Bees and bunnies aside, it's been a busy full-on time for the Mamas. Wednesday's and Saturday's have been a hive of activity in our new "workspace" as we have worked on finishing products to sell in Canada at an UTSS Albinism fundraising Gala next month. It's been a challenge. Our last job was to make candles and we set aside a whole day on our last Saturday to get them all done. To make it through the day, we would all bring food to cook for lunch. I brought a gas burner to cook it on and to melt the candle wax. Unfortunately halfway through our candle-making, the gas ran out. With the torrential rainstorm, we couldn't even light a fire outside. None of the candles worked. And none of us got any lunch.
Working on the candles
We did manage to finish lots of cards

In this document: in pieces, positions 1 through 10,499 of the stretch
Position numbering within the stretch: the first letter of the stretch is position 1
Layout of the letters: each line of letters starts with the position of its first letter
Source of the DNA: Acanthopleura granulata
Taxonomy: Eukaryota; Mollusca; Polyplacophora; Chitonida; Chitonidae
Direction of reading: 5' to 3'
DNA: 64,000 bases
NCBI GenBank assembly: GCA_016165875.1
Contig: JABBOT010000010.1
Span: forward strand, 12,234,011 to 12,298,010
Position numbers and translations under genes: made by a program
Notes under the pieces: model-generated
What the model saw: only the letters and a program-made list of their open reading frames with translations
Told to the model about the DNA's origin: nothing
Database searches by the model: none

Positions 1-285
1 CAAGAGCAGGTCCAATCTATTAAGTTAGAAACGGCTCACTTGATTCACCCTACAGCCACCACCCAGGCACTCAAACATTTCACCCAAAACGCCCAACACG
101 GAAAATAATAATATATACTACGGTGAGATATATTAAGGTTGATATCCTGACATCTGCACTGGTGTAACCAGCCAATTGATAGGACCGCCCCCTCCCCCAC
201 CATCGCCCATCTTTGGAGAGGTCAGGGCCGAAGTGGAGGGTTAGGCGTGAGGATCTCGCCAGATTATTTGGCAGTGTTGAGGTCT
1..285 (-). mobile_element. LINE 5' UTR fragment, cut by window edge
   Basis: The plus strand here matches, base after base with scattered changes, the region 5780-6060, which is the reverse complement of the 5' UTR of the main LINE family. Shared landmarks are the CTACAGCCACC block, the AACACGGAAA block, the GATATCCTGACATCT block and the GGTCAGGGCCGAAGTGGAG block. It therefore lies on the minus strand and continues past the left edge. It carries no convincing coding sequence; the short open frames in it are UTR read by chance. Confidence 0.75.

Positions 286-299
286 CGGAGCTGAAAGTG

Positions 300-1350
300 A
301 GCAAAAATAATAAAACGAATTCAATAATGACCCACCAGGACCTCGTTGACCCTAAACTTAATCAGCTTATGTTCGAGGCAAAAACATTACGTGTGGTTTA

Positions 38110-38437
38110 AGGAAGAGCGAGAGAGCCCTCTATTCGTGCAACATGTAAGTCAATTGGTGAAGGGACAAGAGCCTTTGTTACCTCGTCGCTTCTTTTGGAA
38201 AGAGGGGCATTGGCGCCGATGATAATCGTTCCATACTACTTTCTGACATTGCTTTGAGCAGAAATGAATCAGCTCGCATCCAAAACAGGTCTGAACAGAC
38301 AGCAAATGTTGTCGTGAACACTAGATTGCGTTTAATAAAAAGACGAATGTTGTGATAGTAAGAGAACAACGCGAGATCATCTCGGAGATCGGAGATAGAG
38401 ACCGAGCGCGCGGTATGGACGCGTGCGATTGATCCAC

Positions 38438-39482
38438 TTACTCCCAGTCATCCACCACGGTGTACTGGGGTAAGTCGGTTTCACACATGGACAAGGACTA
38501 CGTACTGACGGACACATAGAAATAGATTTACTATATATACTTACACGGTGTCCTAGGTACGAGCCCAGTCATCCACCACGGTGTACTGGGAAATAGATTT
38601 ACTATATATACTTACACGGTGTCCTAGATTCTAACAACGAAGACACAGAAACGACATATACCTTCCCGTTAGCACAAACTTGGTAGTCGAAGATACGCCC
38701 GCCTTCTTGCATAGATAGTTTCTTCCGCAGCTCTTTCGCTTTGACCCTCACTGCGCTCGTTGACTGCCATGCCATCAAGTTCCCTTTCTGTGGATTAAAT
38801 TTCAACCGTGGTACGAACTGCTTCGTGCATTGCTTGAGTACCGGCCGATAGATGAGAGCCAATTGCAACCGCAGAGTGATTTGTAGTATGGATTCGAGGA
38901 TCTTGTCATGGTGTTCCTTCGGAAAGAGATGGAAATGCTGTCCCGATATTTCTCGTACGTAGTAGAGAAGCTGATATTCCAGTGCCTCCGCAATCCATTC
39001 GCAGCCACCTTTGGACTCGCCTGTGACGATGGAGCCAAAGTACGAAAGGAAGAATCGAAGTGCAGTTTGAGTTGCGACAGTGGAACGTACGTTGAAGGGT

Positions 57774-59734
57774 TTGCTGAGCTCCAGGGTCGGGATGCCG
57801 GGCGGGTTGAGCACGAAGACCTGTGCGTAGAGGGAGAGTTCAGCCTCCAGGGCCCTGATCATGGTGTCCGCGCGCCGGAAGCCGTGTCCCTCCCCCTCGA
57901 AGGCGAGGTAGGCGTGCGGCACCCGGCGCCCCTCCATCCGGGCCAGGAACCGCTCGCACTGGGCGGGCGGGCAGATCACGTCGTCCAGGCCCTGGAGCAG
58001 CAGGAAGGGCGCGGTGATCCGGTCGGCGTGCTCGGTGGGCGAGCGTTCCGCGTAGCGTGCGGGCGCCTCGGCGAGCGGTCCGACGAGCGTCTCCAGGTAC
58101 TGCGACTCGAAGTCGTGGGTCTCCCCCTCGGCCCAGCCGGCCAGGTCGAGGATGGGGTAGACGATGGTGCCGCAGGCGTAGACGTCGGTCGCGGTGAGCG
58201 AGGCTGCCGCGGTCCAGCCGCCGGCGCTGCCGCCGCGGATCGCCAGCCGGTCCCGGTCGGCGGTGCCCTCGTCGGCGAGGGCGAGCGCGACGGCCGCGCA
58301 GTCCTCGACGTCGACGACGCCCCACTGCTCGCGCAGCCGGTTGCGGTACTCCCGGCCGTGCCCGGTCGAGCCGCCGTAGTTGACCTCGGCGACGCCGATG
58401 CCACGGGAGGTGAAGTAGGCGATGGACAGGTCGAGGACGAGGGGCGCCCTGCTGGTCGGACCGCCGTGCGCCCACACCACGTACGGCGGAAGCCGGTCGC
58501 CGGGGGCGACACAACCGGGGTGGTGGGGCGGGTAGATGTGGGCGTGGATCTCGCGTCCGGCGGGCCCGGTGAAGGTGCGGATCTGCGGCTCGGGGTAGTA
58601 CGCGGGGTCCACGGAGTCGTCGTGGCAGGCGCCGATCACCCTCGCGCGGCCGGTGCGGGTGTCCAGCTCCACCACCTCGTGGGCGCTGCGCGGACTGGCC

On Thursday, I left early at 6:30am to pick up Peter and head off to Malya for the Bee Group meetings. We were sorting out getting catcher boxes made to catch any swarming bees for our hives. And sorting out who would make them and for how much. Always a little complicated. I was meeting with the mamas and that was a bit of another classic mamas muddle. Mixed up times, mixed up recipes, one mama coming without any of the supplies and heading off on a borrowed bike for an hour to fetch things while the fire went out and the wax went cold.

We were trying to do in one day what we normally do in two days and it didn't altogether work. Never try be over-ambitious with time in Tanzania. I actually really know this. But I thought this time it would be fine. It wasn't fine. I wasn't fine. I recalled Julie and Julia's definition of FINE that day. "Freaked-out, insecure, neurotic and emotional." It seemed rather apt! As the time approached for us to leave at 3pm, I tried to quickly wrap things up and clean things up with the mamas. Then the bee group was so keen that we ate some lunch they so kindly provided for us, and then there were kind gifts of aubergine and spinach to be picked straight from the fields for us. ... And then we hit the bumpy road for the long 3 hour journey back, arriving exhausted and "fine", but to my relief, just before it got dark!